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vman11

Laker Rod/Reel Set-Up

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I'm looking to get into Ontario lakers on LOTW this winter and am in the process of gearing up.

Fleet Farm has some killer rod sales right now, so I picked up a St. Croix 36" MH. If I get into it more, I plan to look towards a Thorne Bros 42".

Suggestions on a good spinning reel? Something mid-range, I'd like to spend $50 or less (if possible).

How about line suggestions? I run PowerPro on my walleye rigs with success. Will that work for lakers as well?

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How many rigs total do you plan to take with you? You'll want more than one. You don't want to take a trip like that and not have back up.

I'm not familiar with the St. Croix MH rod but I have purchase a 36 MH Gander brand before and no longer use it for lakers. Just not enough backbone. I have TB rods, Berkleys, Jason Mitchells, and a short St. Croix meant for walleyes but just strong enough for average MN lakers.

If you're thinking about a 42 TB rod, order it now. They haven't had any pre made this year that I know of and they take a little bit of time.

Your spinning reel should be a mid size model with a smooth drag. I would think you could find something decent for around $50. I'm not using anything exciting, just stick with the good brands. I did really like a black Penn reel I saw last year but didn't see in on the shelf this year. Didn't need it but wanted it.

I'm assuming you're going to run into a better average size laker on LOTW than I do around Ely so you'll want to use honest laker gear vs. heavy walleye gear. I run 10 lb mono line and I know Steve Foss uses 12 lb. I'd assume 12-14 should be OK up there and I'd sure stick with mono unless you're going to be in the shack all the time. Power Pro and any other braid will freeze up on you while fishing outside on cold temps.

Good luck! I'd like to get up there sometime myself. smile

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I stopped in TB last night and they had quite a few 42" rods ready to buy. However, I couldn't get myself to spend the +$80 for one having never been out. That's why I thought I'd start with a Croix.

Good point with the mono. Thought about getting a baitcaster set up next so I have 2, but again, just trying to learn the ropes and understand what's good.

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All my stuff is spooled with 12 lb XL mono, except for one 50-inch Scotty Mitchell custom rod that's spooled with 17 XL in case I get to make a trip to trophy lake trout god country one of these days. smile

As Wanderer said, mono is much more versatile when you don't know if you're going to go from heated shacks to out in the open. I like limp mono because there aren't any snag/abrasion issues in winter, and stiffer mono really stiffens up when it's cold.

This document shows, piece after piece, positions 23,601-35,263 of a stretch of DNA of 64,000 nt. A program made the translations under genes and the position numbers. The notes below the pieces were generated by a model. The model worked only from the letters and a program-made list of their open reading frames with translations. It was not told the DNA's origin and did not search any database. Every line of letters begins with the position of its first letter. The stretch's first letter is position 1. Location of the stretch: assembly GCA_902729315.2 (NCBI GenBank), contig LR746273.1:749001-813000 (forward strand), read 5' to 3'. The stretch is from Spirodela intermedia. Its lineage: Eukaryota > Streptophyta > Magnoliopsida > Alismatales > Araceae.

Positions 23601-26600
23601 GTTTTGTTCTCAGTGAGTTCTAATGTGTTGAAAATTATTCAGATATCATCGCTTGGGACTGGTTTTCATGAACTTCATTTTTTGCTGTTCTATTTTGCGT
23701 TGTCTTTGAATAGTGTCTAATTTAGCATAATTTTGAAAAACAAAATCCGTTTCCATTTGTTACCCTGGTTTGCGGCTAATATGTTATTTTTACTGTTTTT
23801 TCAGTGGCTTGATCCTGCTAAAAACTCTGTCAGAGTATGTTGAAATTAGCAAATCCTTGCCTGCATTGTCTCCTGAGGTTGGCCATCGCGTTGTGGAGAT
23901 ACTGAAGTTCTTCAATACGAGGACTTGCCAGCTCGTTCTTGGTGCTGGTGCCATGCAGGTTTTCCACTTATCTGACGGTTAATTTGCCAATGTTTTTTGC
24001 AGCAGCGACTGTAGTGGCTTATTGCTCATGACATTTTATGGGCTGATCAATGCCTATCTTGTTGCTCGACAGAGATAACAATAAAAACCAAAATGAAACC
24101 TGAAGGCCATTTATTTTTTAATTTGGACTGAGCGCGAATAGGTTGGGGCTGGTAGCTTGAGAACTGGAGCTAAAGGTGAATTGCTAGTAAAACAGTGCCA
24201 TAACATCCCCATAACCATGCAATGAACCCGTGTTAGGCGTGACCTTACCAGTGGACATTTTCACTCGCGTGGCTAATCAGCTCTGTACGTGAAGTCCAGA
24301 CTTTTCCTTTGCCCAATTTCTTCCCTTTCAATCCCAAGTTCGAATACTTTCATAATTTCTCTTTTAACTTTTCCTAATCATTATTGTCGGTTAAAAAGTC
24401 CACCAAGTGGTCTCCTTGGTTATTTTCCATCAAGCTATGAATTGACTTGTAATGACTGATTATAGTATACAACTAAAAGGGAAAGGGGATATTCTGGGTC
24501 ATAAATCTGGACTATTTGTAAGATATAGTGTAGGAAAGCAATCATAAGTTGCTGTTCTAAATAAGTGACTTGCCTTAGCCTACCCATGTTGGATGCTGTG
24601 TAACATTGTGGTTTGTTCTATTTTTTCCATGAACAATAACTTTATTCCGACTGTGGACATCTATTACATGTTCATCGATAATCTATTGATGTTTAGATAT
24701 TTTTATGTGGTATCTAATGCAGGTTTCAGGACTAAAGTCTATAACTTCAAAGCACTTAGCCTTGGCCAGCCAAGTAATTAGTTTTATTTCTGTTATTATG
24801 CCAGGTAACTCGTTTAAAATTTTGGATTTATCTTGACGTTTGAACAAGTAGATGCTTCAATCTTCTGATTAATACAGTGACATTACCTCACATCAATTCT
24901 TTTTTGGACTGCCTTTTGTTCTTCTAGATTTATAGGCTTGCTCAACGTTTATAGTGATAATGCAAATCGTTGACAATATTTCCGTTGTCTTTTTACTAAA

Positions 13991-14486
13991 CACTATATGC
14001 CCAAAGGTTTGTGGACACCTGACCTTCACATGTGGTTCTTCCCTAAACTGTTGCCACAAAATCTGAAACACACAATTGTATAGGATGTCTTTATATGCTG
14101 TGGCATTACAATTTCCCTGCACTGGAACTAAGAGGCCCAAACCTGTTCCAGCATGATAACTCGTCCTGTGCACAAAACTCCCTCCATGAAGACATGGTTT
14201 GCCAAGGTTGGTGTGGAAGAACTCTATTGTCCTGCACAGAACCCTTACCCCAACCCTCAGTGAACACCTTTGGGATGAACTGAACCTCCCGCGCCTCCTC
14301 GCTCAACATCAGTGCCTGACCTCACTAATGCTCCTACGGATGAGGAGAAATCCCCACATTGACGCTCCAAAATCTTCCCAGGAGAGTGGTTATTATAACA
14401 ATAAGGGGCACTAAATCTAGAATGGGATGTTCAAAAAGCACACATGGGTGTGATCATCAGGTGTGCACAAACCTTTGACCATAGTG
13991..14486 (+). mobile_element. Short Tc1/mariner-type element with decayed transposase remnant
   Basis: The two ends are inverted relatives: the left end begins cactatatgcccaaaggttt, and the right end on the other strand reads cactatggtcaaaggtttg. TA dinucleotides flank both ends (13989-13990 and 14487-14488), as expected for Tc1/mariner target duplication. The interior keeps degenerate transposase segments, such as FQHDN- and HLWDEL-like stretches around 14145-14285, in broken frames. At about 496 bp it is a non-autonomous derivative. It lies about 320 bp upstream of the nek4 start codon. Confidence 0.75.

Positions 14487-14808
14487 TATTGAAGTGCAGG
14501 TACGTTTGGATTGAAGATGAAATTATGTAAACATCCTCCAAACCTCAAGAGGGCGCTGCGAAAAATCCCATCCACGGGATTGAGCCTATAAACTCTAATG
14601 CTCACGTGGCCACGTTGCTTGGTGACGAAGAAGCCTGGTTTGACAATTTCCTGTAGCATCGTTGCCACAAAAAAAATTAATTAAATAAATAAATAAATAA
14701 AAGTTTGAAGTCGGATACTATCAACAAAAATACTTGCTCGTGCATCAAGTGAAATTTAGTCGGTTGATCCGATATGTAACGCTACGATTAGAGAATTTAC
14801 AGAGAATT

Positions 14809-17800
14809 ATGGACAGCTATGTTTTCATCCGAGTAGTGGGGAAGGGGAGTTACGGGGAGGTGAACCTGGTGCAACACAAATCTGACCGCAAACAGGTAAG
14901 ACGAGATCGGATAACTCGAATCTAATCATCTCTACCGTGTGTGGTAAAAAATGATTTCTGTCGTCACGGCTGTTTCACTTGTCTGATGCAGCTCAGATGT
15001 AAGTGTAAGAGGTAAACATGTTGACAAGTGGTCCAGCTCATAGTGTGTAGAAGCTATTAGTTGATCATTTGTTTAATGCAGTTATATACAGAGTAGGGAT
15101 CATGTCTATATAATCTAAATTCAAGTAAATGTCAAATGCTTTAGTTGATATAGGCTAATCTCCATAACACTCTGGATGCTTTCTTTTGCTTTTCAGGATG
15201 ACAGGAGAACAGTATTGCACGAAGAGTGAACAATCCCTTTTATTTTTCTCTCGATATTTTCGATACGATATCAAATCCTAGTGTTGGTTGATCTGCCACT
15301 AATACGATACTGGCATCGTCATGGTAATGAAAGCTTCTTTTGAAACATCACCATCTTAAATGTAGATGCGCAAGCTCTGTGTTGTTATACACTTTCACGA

I'm sold on Shimano for spinning reels. I have 8 of them in various models. If you spend $50 on one of the 2500 series Shimanos and spool it with 12 mono on your Croix MH, you should have a great setup with a smooth drag. The 1000 and some of the 2000 series don't hold enough line, IMO, and the 2500 series is a perfect fit for lakers.

On lakes where you have to play a lot of cat and mouse to get lakers to hit, baitcasters are a bit more sluggish than spinning setups, particularly when you want to drop your bait down the water column. Any line will ice up on the spool when out in the open, and while it's easy to strip frozen line on the spinning reel by lifting the rod sharply, the same cannot be said for baitcasters.

For fighting nice sized lakers I prefer a baitcaster (maybe because I spent so much of my youth after bass, pike and catfish). For ease of use I lean toward spinning. I'd say my clients and I use spinning gear to jig for lakers about 90 percent of the time.

I'd suggest your next rod be just a bit heavier (a not overly stiff H) and spooled with 14 mono. That way you'll have a bit of variation. Over time you'll decide which you prefer. I have four of the now 12-year-old solid graphite 36-inch Berkley Genz Sticks baitcasters (the ones they only made for a couple years with the yellow thread wrap on the guide closest to the reel), and they are plenty strong in MH for lakers. Some other MH rods are just a bit too noodly, though. It really varies among companies.

Up on the northern end of LOW you have serious chances for a 20lber or bigger. Next time out I'd definitely go one step up to heavier tackle.

Have a blast up there! smile

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I stopped in TB last night and they had quite a few 42" rods ready to buy.

Ughh, you may have just cost me $$!!